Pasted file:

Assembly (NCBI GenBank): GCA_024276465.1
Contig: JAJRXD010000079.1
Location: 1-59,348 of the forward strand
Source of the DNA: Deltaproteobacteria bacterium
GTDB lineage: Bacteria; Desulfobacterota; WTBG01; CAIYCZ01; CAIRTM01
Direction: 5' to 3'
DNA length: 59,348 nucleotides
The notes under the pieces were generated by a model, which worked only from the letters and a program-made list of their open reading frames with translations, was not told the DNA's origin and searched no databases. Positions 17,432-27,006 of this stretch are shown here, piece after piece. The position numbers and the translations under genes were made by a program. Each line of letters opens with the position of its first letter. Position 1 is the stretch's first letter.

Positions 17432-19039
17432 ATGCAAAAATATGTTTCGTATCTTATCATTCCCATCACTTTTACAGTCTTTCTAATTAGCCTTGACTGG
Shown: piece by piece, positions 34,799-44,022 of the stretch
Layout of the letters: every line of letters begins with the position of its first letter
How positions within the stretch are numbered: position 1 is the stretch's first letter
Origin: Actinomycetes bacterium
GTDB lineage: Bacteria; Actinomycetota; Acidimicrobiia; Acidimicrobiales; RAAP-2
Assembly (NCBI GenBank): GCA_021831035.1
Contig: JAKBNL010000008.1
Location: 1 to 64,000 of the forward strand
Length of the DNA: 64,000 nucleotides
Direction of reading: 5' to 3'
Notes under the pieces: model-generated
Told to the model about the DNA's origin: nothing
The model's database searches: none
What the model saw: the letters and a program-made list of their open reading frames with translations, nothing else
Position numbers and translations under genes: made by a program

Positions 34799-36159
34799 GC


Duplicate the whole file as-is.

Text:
Assembly (NCBI GenBank): GCA_024276465.1
Contig: JAJRXD010000079.1
Location: 1-59,348 of the forward strand
Source of the DNA: Deltaproteobacteria bacterium
GTDB lineage: Bacteria; Desulfobacterota; WTBG01; CAIYCZ01; CAIRTM01
Direction: 5' to 3'
DNA length: 59,348 nucleotides
The notes under the pieces were generated by a model, which worked only from the letters and a program-made list of their open reading frames with translations, was not told the DNA's origin and searched no databases. Positions 17,432-27,006 of this stretch are shown here, piece after piece. The position numbers and the translations under genes were made by a program. Each line of letters opens with the position of its first letter. Position 1 is the stretch's first letter.

Positions 17432-19039
17432 ATGCAAAAATATGTTTCGTATCTTATCATTCCCATCACTTTTACAGTCTTTCTAATTAGCCTTGACTGG
Shown: piece by piece, positions 34,799-44,022 of the stretch
Layout of the letters: every line of letters begins with the position of its first letter
How positions within the stretch are numbered: position 1 is the stretch's first letter
Origin: Actinomycetes bacterium
GTDB lineage: Bacteria; Actinomycetota; Acidimicrobiia; Acidimicrobiales; RAAP-2
Assembly (NCBI GenBank): GCA_021831035.1
Contig: JAKBNL010000008.1
Location: 1 to 64,000 of the forward strand
Length of the DNA: 64,000 nucleotides
Direction of reading: 5' to 3'
Notes under the pieces: model-generated
Told to the model about the DNA's origin: nothing
The model's database searches: none
What the model saw: the letters and a program-made list of their open reading frames with translations, nothing else
Position numbers and translations under genes: made by a program

Positions 34799-36159
34799 GC